April 4, 2012
Can This Pop-Up Make Kosher Food Sexy?
By Michele Wolfson
[ from: http://bloggery.undergroundeats.com/can-this-pop-up-make-kosher-food-sexy/ ]
Chef Dan Lenchner and his son, Yair, are putting the sexy back into kosher food. Well, that would imply that kosher food was at one point sexy, and who would argue that it ever was? And so Dan, owner of Manna Catering, has opened the first kosher pop-up restaurant in The Foundry, a stunning venue in Long Island City, to show that kosher food is as innovative and delicious as any other cuisine.
A brief culinary history on the father-son duo: Dan has been catering for 30 years. Yair is a graduate of the French Culinary Institute and is currently a line cook at Jean-Georges Vongerichten's The Mark. This month's theme at the pop-up is Spring Italian, and Yair is spending a month in Italy researching the menu.
I chatted with Dan about why he came up with the idea of a kosher pop-up, and how he plans to make kosher food sexy.
How did you come up with this idea to host kosher pop-up dinners?
Well, obviously pop-ups are a trend in the general culinary scene and I wasn't aware of anyone doing it in a kosher way. It seemed appealing that we were one of very few, if any, doing it that way. The other reason is that it's very appealing to be able to control the menu. You can hold the reigns more over a menu with a pop-up restaurant in a way that you can't in catering because you have to collaborate with a client. It's appealing that the crowd is small and as a chef, you can get more creative.
How do you make kosher food sexy?
It's a simple answer in some ways. One way to see this is that there is no reason why kosher food shouldn't be sexy because the kosher commandment isn't to eat boring food. The rules are you can't have pork, you can't eat shellfish, you can't mix meat and dairy...but those restrictions aren't as limiting as they seem.
Americans adore Chinese food but from a Westerner's point of view, there are some serious differences and limitations. For instance, there is no knife or fork, no salt and pepper shakers on the table, no dairy, no coffee at the end of the meal, and the food doesn't really come out in courses. For all of that, Americans still can't eat enough Chinese food. It's not just Chinese food that is that way. Vietnamese, Thai... No one thinks it's too weird to eat that stuff, so why not eat kosher? The list of restrictions in a kosher diet is short.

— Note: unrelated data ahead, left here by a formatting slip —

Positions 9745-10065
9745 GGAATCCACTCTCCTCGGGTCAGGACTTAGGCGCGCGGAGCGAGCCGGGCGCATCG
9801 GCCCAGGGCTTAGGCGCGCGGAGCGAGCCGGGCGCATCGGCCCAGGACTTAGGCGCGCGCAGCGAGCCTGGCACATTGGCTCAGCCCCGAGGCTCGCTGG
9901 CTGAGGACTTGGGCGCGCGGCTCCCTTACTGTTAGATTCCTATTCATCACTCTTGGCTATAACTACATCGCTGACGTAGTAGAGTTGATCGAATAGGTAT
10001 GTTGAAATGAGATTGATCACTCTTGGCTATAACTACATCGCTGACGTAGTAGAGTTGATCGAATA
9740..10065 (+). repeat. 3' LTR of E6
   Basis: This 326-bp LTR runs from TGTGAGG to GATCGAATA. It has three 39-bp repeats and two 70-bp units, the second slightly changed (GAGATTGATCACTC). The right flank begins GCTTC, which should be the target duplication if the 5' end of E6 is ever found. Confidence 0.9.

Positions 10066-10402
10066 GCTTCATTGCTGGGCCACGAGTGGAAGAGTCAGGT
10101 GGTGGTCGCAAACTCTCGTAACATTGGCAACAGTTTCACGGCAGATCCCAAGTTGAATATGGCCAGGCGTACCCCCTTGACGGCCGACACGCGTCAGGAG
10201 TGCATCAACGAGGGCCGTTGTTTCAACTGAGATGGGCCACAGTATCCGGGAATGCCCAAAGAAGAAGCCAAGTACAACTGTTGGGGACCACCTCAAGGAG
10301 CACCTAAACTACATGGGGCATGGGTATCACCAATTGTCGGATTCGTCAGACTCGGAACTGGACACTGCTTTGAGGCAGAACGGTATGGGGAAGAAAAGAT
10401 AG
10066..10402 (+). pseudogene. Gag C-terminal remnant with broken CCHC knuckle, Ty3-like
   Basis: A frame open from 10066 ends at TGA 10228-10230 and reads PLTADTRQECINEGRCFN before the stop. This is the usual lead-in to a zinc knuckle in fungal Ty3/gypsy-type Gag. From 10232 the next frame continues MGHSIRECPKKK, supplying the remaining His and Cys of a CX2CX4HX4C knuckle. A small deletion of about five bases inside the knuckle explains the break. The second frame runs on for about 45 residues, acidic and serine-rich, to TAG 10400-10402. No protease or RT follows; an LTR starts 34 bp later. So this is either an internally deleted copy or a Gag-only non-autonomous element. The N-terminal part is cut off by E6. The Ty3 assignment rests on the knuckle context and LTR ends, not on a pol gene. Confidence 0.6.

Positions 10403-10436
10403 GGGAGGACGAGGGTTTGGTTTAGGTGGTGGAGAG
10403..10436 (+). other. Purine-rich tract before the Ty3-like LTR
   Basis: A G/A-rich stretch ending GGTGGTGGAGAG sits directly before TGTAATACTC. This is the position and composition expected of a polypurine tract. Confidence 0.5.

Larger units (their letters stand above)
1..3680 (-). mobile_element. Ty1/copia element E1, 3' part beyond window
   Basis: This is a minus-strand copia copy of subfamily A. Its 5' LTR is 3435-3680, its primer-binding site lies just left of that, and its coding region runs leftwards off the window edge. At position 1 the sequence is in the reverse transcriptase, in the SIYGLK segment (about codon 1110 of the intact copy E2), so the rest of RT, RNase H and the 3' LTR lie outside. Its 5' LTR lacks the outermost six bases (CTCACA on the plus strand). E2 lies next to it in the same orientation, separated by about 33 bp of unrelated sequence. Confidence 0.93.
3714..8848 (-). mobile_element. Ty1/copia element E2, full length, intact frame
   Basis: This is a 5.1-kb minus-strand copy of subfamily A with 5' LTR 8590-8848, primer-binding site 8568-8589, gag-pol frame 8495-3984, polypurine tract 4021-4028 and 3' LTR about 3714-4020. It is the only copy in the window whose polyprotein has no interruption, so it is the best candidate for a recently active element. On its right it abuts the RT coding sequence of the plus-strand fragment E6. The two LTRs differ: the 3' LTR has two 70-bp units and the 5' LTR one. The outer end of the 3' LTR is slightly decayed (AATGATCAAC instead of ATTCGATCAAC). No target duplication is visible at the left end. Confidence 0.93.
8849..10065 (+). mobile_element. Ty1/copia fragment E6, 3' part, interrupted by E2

We also get our ideas and inspiration for our menu from traveling. That definitely adds some sex appeal to our dishes.
Do you think there is a renaissance with kosher food with the opening of trendy spots like Kutsher's?
Well, actually, Kutsher's is kosher-style, not kosher...there is a difference. Also, by asking if there is a renaissance with kosher food, you are implying that it was once trendy in the beginning and trust me – it never was.
There is a steady improvement in the quality of kosher food, but I think it's slow and to get your hands on the trendy food, you need to know what goes on in the real kosher world.
The kosher audience is on a sliding scale. On one end, there are extremely strict kosher diners and they are more concerned with the degree of observance than they are with the sexiness of the food, and they make it difficult for kosher chefs to push too far. For example, we've been getting emails for people who want to make reservations for the pop-up dinners, but some emails are extremely terse because they want to know whom exactly our rabbi is. There is a push-pull in the kosher world, a fine line between making the food sexy and also appeasing those who are very strict followers to the rules. Every chef has to navigate those waters.
Who comes to your pop-up dinners?
It's overwhelmingly Jewish, but not exclusively. I'd say perhaps 90% are Jewish. It's a nice mix, though. My son is 25 and a bunch of his foodie buddies and college buddies have been coming. The other part is a number of diners whose weddings that we've done in the past and those people are generally in their 20?s and 30?s. I also have older diners, people who are in their 50?s and 60?s. A bride-to-be brought her grandparents. It's a very mixed crowd.
The next kosher pop-up, Spring Italian, takes place on April 26th at The Foundry, Long Island City. The cost is $100 per person exclusive of tax and tip, with red and white wines included. For reservations, e-mail manna @ mannacatering.com.